Toxic. Long-lasting. Dense.
What are heavy metals?
Heavy metals exist naturally in the environment, and some were used abundantly as production materials in the industrial era. Some uses like leaded gasoline have been banned, but heavy metals still exist in a variety of products. Past and current sources include...
- Mercury: thermometers, light bulbs
- Lead: gasoline, paint, pipes, ammunition, batteries
- Arsenic: wood preservation, organic pesticides
- Cadmium: pigments, batteries, plastics
- Chromium: steel, chrome plating, dyes and pigments, leather and wood preservation
How do heavy metals enter our environment?
Burning coal releases mercury into the air, which then settles out onto land and into the water. Lead pipes release lead into drinking water, while past oil spills deposited lead into sediment. Smelting and mining release cadmium into waterbodies. Sawing or sanding arsenic-treated wood releases arsenic into the air. And leather tanning or dying clothing releases chromium. These are just a few of the ways heavy metals are still being introduced into our waterways.
How are people exposed to heavy metals?
You can be exposed to heavy metals in a variety of ways. You ingest some mercury whenever you eat large, predatory fish like northern pike, walleye, or largemouth bass. While digging for food, mercury is eaten by macroinvertebrates, which are eaten by minnows, which are eaten by bigger fish. Mercury concentrations increase through the food chain. Your state issues fish consumption advisories to help you know how much fish is safe to eat.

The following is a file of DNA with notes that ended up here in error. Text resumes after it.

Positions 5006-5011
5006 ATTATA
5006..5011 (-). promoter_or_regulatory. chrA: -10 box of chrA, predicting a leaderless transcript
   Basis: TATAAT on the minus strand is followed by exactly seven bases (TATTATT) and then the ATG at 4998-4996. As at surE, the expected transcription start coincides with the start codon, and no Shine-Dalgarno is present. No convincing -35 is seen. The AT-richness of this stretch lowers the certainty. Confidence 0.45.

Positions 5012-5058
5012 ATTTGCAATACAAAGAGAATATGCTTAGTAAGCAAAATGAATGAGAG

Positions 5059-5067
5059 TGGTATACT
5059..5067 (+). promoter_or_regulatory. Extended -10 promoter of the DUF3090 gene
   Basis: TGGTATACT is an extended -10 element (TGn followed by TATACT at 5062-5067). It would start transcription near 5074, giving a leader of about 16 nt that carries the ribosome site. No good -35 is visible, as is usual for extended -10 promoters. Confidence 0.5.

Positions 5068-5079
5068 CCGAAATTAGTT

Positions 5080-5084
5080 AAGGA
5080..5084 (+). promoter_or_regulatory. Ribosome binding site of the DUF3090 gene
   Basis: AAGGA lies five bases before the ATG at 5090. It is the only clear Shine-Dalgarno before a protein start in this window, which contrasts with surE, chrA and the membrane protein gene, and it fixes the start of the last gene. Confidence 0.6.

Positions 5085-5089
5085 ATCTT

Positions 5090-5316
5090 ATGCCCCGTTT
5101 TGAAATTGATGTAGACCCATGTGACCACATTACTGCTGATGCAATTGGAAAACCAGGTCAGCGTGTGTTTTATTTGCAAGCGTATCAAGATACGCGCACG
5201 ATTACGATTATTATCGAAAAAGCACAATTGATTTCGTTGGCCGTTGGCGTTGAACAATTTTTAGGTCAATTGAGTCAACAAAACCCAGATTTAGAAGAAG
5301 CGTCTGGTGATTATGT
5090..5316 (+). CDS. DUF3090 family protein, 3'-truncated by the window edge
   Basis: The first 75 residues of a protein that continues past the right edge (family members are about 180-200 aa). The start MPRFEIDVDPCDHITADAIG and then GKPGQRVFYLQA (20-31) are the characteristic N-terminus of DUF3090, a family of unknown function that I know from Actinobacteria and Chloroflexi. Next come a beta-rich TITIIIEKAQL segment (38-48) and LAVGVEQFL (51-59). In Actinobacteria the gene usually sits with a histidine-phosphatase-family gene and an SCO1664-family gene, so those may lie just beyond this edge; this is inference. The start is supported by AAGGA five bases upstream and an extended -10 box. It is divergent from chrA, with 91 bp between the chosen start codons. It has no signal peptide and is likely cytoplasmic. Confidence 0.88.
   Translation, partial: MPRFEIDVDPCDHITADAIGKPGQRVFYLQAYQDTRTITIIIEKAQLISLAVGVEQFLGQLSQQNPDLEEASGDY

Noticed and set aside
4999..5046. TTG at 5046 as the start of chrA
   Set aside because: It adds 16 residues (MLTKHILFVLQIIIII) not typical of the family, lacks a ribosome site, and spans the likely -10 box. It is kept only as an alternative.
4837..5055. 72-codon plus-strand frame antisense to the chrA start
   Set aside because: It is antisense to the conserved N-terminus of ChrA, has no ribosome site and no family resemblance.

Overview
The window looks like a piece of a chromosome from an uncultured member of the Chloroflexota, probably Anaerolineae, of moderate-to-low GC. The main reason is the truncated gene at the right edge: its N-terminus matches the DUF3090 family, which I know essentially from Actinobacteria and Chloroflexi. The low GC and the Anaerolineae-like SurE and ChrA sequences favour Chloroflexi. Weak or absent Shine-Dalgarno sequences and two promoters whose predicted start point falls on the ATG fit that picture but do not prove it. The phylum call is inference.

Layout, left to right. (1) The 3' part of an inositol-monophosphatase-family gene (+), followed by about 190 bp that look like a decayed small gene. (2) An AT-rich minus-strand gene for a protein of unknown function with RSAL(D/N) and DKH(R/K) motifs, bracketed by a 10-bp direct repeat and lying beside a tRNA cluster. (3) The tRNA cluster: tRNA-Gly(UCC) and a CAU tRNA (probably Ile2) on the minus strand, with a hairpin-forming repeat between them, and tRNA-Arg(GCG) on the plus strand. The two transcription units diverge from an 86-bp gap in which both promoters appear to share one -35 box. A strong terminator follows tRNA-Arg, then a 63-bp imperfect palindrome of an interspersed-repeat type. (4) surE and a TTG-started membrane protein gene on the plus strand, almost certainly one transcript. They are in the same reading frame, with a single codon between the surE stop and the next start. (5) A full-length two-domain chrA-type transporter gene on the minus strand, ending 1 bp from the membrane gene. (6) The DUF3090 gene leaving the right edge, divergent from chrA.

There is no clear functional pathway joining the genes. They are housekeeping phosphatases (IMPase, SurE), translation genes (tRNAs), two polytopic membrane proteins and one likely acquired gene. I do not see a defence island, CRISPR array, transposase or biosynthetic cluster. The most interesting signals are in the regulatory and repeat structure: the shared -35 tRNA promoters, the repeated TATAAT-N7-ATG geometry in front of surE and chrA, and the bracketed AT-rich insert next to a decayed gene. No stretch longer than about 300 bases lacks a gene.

Exposure to lead, arsenic, cadmium, and chromium comes mostly through sources other than contaminated sediment, such as lead paint chips or cigarette smoke. However, physical contact with contaminated sediment, like the kind you get wading in water, can expose you to contamination.
Can heavy metals harm my health?
Heavy metals cause a variety of negative health effects, especially among children. Scientific studies overwhelmingly show links between heavy metals and neurological diseases, reproductive problems, respiratory problems, immune system damage, liver and kidney damage, and delayed youth development, among others. Learn more about the human health effects of lead, mercury, arsenic, cadmium, and chromium.
*Great Lakes Environmental Assessment and Mapping Project. Mercury in Great Lakes Sediments | GLEAM. University of Michigan, n.d. Web. 15 Dec. 2016.